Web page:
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The art of being efficiently ineffective
by Steve Dines
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The art of being efficiently ineffective.

“Mission and vision dictated will always fail, therefore, a top-down strategy requires a bottom-up response to be effective”. Dr. Alan Dowler, Cardiff University.

When preparing to leave the UK in 2007, to move permanently to Canada, I made a lot of phone calls to customer service teams; energy suppliers, local government offices, insurance companies, telephone service providers and so on. My goal was the leave the UK with all my accounts paid in full and suppliers aware that I was leaving the country.

Looking back on this experience to evaluate the “performance” of customer service personnel, there were several key factors involved.

Firstly, could I get through to speak to someone fairly quickly? I don’t mind the automated phone systems as long as there is an option for me to use, in this case “Moving” or “other assistance required” was sufficient for my purposes.

Secondly, did the customer service representative listen to what I was saying, that is, did they pay attention, make notes on my file and take the appropriate actions for my requests to be completed to the correct standard and at the right time?

Thirdly, did an individual customer service representative have the ability and environment to work as part of a team? In other words, if I called on several occasions and spoke to a different person each time, was there continuity to the conversation and the progress of my request?

As I went through the process of closing down all my business in the UK, it seemed to me that compared to twenty of thirty years ago, customer service in 2007 was, in the main, far superior. However, there was one major exception.

My energy supplier had started as a local company and then been bought up by a “bigger” energy company. So customer service was moved to another part of the country and a new set of procedures for final meter readings and production of final bills was implemented. I asked for someone to come to the house and take final meter readings (the old way) but the new system required me to read the meters and then phone the details through to an automated telephone answering system. Now you can guess what happened.

I read the meters, got all the paperwork together and phoned the number given. It took me two calls and at least twenty minutes to get everything recorded, but I had this nagging little doubt that this “system” would bring about a successful conclusion to the matter.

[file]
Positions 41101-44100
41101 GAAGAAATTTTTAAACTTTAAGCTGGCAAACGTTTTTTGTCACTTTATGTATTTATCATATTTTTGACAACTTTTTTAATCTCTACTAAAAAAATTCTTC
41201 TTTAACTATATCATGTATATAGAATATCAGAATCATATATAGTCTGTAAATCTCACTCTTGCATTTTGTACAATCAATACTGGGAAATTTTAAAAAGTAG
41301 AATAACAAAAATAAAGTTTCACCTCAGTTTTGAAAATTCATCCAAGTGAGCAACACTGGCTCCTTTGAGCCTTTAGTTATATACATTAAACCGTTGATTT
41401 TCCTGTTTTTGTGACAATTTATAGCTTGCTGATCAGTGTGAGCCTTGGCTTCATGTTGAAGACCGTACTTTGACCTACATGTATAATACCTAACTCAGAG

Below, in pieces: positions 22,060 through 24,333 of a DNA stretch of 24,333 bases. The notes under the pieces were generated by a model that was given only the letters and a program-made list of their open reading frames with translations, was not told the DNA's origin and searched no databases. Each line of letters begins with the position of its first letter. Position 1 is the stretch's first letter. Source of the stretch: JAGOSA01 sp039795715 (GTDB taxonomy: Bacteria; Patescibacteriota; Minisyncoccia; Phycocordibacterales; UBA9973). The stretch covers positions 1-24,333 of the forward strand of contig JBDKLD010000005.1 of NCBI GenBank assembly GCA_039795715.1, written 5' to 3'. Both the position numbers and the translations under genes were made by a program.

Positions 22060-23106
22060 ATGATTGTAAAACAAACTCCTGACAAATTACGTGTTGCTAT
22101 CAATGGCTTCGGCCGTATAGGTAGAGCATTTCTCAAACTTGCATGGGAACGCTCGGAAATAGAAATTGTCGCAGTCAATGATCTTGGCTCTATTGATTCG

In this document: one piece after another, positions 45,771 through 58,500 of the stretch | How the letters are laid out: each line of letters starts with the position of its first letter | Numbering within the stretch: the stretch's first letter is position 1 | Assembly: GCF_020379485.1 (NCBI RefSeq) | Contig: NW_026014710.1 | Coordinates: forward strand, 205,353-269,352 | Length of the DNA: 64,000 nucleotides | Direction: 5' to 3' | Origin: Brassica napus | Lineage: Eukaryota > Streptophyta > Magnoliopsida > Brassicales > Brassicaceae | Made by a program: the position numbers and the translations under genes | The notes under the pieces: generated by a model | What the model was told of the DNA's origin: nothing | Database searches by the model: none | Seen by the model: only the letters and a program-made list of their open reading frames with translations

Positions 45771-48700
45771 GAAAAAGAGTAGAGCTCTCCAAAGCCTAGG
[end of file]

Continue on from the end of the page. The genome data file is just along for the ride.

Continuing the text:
Having arranged for a redirection of postal service to my sister, it was a few months later she received a demand for payment. This is what I refer to as, “the art of being efficiently ineffective”. What doubled the faux-pas in this case was that I had a monthly contract that was paid in advance and a final bill would only be raised if I had exceeded my energy allowance under the contract

The top-down strategy of the energy supplier was designed for efficiency, that is, get more done with less. This episode was a classic case of “time and motion” study showing that it is a waste of time and resources to send a person to read a meter or have a person listen to a customer with the meter reading. Conclusion; put in an automated system. But when that system does not work as planned or fails to “see” or “predict” the needs of the customer, there is no opportunity for the “bottom-up” response to make the system effective.

Probably my worst experience with this kind of problem has been with a telephone company in Canada. I don’t want to go into all the details as it will take pages and pages for me to explain. Suffice to say that the “system” did not facilitate the fact that what I was sold could not be provided in my area (high speed internet service through a telephone line).

What ensued was hours and hours of phone calls, invoices sent to me for a service that was never provided in the first place and so on and so on.

“Mission and vision dictated will always fail” means that without listening to people below, the people at the top are wasting their breath. “A top-down strategy requires a bottom-up response to be effective” means that without the consultation and participation of people at the bottom (and that includes customers and service users) even the best made plans will come to nothing.

I think this is why Jesus came to earth as a man in the way that He did; born in a stable and raised in a basic home environment. The Father’s “top-down” strategy needed a “bottom-up” response to be effective. Also, I don’t think Jesus can ever be accused of trying to dictate His vision and mission to us; He lived for them and died for them.

I think this is where the body of Christ today has much to learn from the way of the Lord Jesus Christ; He fulfilled the plans and purposes of God, not by creating a huge organisation with lofty strategies requiring huge amounts of money and resources, but by responding to God as a servant, at the bottom.

So God listened to Jesus, made note of His requests and acted (continues to act) on His behalf.

Sobering isn’t it?

Read more articles by Steve Dines or search for other articles by topic below.

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